We have had continuous economic growth in Malta for many years now. GDP has risen from €6.9 billion in 2011 to €8.8bn in 2015, an impressive €1.9bn or 27.5 per cent. The country is passing through a cycle of prosperity, so why talk about lowering taxes?

We need to talk about this firstly because it is fair and equitable to reduce taxes across the board and secondly because the fiscal incentives that underlie a substantial segment of our economy are at risk. We need to address this issue now and make the necessary changes in order to have a sustainable economy into the future.

During this same 2011-2015 period the government’s annual deficit averaged €185 million annually. Government expenditure (budgets) rose from €2.8 billion in 2011 to €3.8bn in 2015, a formidable €1bn or 35 per cent increase in government spending. Over the five years to 2015, government expenditure averaged at 42.4 per cent of GDP.

Let us try and analyse some numbers in a meaningful way. Total government revenues for 2011 of €2.64 billion were fairly equivalent to the total budget expenditure for 2010 of €2.71 billion. The total revenues for 2012 of €2.80 billion were also equivalent to the total expenditure for 2011 of €2.82 billion.

This pattern, where the revenue of one year is equivalent to the expenditure of the immediately preceding year, predates 2011 and carries on all the way to 2015.

Deficits and shortfalls in liquidity are financed to a degree by increasing government debt. Government debt increased from €4.76 billion in 2011 to €5.55 billion in 2015. The systemic deficits must be the prime cause of the unrelenting increase in government debt.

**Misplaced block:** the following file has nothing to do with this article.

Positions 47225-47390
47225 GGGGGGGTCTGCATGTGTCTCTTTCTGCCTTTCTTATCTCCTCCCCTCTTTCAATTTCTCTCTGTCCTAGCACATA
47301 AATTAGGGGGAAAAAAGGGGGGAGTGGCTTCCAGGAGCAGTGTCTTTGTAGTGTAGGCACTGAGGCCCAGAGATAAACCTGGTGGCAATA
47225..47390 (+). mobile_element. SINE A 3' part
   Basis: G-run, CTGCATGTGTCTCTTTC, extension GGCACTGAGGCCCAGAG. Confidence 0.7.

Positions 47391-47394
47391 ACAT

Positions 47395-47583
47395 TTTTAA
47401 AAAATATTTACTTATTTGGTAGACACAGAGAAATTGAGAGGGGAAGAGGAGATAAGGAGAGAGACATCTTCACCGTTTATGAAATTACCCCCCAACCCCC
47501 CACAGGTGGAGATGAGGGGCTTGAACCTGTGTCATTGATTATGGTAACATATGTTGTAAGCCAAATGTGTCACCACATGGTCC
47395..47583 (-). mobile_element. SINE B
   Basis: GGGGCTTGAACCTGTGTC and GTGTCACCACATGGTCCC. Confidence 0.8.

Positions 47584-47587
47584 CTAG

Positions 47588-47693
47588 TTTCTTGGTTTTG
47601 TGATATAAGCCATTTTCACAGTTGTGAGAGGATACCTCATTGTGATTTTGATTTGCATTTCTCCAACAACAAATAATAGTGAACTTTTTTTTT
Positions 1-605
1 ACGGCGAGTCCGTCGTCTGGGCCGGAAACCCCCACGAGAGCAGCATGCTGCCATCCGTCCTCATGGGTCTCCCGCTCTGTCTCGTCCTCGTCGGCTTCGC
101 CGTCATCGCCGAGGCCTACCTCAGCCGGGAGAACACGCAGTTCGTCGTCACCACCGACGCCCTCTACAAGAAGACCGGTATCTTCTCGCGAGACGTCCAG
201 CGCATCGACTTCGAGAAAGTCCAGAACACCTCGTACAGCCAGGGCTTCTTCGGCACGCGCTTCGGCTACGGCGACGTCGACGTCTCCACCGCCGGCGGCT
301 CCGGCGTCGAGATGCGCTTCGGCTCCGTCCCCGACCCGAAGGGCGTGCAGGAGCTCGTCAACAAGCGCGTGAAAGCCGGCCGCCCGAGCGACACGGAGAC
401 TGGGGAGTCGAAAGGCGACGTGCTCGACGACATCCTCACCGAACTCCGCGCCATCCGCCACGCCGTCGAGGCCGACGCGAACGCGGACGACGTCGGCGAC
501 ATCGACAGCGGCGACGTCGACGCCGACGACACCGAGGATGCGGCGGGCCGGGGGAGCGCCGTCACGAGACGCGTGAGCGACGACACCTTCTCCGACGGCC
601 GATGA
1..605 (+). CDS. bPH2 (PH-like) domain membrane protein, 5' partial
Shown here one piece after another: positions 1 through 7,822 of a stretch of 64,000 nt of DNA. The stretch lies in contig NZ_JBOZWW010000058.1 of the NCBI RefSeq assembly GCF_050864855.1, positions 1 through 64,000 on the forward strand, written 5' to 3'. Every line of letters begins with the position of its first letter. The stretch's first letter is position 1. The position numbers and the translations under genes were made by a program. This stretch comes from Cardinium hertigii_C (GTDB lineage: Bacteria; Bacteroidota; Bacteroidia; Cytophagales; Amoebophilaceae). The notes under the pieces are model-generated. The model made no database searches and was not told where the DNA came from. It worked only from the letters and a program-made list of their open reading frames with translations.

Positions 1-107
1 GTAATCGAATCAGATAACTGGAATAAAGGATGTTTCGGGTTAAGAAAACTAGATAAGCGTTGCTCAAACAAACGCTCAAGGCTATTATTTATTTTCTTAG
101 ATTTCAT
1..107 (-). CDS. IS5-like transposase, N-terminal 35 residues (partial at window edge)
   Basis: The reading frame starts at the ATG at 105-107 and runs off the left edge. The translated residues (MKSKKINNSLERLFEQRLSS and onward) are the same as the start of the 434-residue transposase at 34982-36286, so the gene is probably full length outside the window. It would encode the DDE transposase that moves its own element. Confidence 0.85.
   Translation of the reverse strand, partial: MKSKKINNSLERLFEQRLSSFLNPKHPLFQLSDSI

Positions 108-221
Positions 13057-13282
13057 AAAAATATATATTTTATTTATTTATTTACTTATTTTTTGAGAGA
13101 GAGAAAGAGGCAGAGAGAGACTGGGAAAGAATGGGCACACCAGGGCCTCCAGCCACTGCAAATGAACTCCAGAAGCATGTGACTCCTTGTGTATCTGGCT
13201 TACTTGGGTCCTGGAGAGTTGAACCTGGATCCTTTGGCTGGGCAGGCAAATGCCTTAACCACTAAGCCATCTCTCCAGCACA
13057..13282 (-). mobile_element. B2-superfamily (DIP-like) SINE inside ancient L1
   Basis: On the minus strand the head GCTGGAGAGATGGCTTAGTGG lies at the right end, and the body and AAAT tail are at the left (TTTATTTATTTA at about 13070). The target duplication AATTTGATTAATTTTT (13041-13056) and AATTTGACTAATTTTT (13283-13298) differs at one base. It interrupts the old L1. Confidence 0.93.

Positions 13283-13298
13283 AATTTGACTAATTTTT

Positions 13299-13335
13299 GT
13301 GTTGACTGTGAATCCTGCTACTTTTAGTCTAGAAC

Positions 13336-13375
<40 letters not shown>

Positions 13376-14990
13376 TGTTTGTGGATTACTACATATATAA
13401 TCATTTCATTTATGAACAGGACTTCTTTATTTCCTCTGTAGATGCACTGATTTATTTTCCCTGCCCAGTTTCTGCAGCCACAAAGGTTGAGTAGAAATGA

Make no mistake about it. We live in a high-tax country. Add the 18 per cent VAT rate, on mostly everything we purchase, to the 35 per cent standard tax rate, plus a couple of percentage points for social security contributions, and you get an overall rate of taxation of between 50 and 60 per cent. This is more than half of a taxpayer’s income and is a disincentive for business, entrepreneurs and for all those individuals who wish to get ahead and realise their ambitions.

The above facts tell a story. They tell the story of huge budgets fuelled by high taxation. They tell the story that no matter how much government revenues increase, even when they increase sufficiently to match costs, governments still spend more.

This is an unhealthy addiction to overspending, deficits and increasing debt. Deficits and debt are an obstacle to reducing taxation so, as reduce taxation we must, this is a problem.

Lower taxation for companies frees up money for reinvestment within business. The ensuing larger profit margins would also translate to higher shareholder dividends. Increasing profits and higher yields are signals to investors, encouraging them to invest further in business activities. Finance would be more readily available to entrepreneurs, with the knock-on effect of attracting further investment and job creation.

We live in a high-tax country [with] an overall rate of taxation of between 50 and 60 per cent

More investment mean higher profits and increased tax revenues. Lower company tax also assists start-ups and innovation. New jobs mean more income tax revenues. Apart from all this, lower company and personal taxation would en­cour­age companies and individuals to be more tax compliant, and this would bring a large portion (maybe even up to 80 per cent) of the underground economy into the light of day and into the tax net.